Adani Abbot Point Terminal Bond: AU3CB0221422
As a change in pace, we are also profiling the Adani Abbot Point Terminal Bond AU3CB0221422 this week. Adani has another bond issued that is available to wholesale investors, but this one is available to retail investors as well.
We should note at the outset that a single bond is a very different investment to a bond fund like Henderson or Pimco. The investor may receive a higher coupon rate and/or yield, but the investor is also subject to the risk attached to that firm. The Adani bond is no exception.
If you have a large portfolio of bonds and equities covering many companies and industries, this may be no problem for you. But if you have a limited amount to invest, be aware that you may not be adequately diversified by investing in individual bonds. A financial advisor can discuss these issues with you.
This bond is a fixed-rate bond issued by Adani Abbot Point Terminal Pty Ltd. The bonds were issued on 30/05/14 and mature on 29/05/20. The redemption date is quite close, so this is a relatively short term investment (<4 years).
The bond is senior secured debt and is subject to call at any time on a “make whole payment” clause. As at 20/09/16 on the FIIG bond rate sheet, the running yield is 7.33%, yield to maturity 8.09% and market clean price is at 96.87. You can find the current FIIG bond rate sheet here.
The bond was downgraded by Moody’s to Ba2 earlier this year and as a result the coupon rate increased to 7.1% from the issue rate of 6.1%. The downgrade decision cited concerns about the company’s cash flow and the pressure on the coal industry generally. This places the bond in the speculative category (not investment grade) and indicates that the product is subject to substantial credit risk.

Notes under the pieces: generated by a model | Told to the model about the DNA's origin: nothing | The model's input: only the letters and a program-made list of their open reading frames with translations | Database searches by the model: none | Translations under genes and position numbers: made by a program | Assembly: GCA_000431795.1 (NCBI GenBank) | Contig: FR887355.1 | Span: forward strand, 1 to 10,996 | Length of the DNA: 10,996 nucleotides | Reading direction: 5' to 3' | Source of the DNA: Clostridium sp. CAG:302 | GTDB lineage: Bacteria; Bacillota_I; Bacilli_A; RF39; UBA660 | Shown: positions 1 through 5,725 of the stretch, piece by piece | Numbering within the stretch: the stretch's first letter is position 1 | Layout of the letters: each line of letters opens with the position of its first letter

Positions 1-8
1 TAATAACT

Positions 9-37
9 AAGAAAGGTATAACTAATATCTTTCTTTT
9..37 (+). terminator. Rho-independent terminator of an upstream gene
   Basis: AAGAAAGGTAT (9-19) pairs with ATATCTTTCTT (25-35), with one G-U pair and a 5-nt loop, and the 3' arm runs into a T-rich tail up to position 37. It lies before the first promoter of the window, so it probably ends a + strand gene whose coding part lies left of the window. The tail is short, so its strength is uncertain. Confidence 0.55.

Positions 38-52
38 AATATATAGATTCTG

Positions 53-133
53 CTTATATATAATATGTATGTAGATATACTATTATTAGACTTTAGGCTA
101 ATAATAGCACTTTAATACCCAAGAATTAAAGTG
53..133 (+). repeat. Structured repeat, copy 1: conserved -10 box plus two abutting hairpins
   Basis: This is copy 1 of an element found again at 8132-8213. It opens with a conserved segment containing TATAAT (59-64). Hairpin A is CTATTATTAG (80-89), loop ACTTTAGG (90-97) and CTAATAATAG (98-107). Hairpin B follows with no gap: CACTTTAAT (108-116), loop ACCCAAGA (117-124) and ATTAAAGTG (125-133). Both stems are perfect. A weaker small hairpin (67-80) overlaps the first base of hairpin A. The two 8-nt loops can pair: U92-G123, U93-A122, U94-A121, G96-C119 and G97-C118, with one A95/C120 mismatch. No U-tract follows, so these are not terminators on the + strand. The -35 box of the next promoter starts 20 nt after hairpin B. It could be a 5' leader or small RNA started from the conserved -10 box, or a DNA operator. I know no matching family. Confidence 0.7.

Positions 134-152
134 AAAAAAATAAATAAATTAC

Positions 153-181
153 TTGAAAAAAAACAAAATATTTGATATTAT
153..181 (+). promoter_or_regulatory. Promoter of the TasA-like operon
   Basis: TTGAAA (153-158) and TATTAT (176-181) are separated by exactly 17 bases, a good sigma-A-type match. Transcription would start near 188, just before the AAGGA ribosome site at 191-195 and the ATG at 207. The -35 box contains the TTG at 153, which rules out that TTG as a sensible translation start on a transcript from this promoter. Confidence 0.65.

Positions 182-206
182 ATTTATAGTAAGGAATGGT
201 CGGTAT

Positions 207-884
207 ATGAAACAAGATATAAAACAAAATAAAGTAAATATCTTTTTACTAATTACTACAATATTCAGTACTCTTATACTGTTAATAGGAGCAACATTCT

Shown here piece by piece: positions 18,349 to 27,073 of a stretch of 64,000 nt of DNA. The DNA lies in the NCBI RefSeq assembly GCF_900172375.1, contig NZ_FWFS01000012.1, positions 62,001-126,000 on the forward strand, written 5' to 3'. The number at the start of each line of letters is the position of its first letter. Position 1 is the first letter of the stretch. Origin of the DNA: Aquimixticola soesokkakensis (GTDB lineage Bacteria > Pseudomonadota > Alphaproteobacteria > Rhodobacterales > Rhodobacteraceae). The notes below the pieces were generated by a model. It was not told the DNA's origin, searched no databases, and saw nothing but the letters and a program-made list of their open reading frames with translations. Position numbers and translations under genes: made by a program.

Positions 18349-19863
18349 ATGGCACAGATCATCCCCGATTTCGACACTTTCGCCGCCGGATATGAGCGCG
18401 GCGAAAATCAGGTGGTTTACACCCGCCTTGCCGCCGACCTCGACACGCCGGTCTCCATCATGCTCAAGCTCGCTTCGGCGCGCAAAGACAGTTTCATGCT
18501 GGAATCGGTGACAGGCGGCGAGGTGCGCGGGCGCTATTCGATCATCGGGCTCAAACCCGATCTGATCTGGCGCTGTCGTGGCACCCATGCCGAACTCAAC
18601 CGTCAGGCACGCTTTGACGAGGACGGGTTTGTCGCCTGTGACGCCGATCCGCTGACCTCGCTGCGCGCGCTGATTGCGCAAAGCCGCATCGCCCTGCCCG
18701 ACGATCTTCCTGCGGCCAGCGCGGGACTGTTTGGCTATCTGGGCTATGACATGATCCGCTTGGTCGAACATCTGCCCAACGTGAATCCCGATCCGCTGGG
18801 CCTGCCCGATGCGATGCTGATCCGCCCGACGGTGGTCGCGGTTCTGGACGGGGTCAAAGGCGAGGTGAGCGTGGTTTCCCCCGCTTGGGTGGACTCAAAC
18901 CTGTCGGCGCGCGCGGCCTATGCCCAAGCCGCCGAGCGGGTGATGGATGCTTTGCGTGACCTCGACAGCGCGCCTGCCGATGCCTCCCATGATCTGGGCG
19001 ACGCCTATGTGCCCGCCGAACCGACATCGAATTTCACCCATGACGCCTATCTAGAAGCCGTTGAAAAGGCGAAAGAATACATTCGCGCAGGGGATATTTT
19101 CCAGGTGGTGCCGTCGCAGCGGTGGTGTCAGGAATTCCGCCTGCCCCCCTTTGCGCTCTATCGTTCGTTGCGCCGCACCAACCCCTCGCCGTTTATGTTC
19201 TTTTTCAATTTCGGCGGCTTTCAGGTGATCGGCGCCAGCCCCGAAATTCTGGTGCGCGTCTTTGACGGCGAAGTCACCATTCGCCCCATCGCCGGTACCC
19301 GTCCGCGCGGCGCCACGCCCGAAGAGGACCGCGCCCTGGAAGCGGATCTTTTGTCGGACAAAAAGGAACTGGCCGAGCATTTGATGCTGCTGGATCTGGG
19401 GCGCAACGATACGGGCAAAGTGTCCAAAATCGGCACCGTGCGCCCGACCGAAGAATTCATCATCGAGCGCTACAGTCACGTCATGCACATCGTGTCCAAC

Whilst the yield to maturity of the bond is higher than the bond funds we have profiled, it is also an investment subject to more risk.
The ratings downgrade is only one driver of the relatively high yield on this bond compared to other corporate bonds on the Australian market. The other is the considerable price collapse the bond experienced earlier this year after the downgrade and its impact on yield to maturity. Prices are rising steadily, but unlike many bonds in the market at this point it is still trading below face value, see the graph below. This is a bond that has been subject to significant price volatility in recent times and even in the middle of a substantial bond rally, the market lost a lot of confidence in the product and has been slow to regain it.
Source: Borse-Berlin, see here accessed 15/09/16.
The Adani Abbot Point Terminal is facing a number of challenges. These include both the cash flow and industry issues described by Moody’s as well as issues of debt restructure and utilization specific to the port itself. The export of coal and related materials from Australia has decreased substantially in dollar terms since 2008 (see below) and this has a direct impact on the profitability of a business like the Abbot Point Terminal.
Data Source: Australian Bureau of Statistics, Series A1827829F. Chart: The Constant Investor.
The Abbot Port terminal is currently facing relatively low utilization rates and has major user Glencore due to make a decision on renewal in 2018. The Byerwen mine is still in construction and that is also effecting utilization. The port is an essential piece of infrastructure, but the company has some risks attached to it. The FIIG analysis here gives a good overview of the issues facing the port and the company.
This bond is trading below coupon and while the price is trending upwards, it’s a long road back after the various challenges earlier in the year. These challenges have not disappeared and many will be ongoing. The relatively good yields compared to other corporate bonds are because the bond is one of the few trading less than face value and has a relatively high coupon rate, as it is currently rated below investment status. We can expect that should the product be upgraded to investment status by Moody’s in the future, the coupon will drop back to the issue rate of 6.1%.
Like any other higher risk investment, it should be treated with caution. It may be a suitable investment in your portfolio strategy, but it’s not in the same risk class as either a bond fund or government bonds. If you have any doubt, consulting a financial advisor who can discuss your specific circumstances can be money well spent.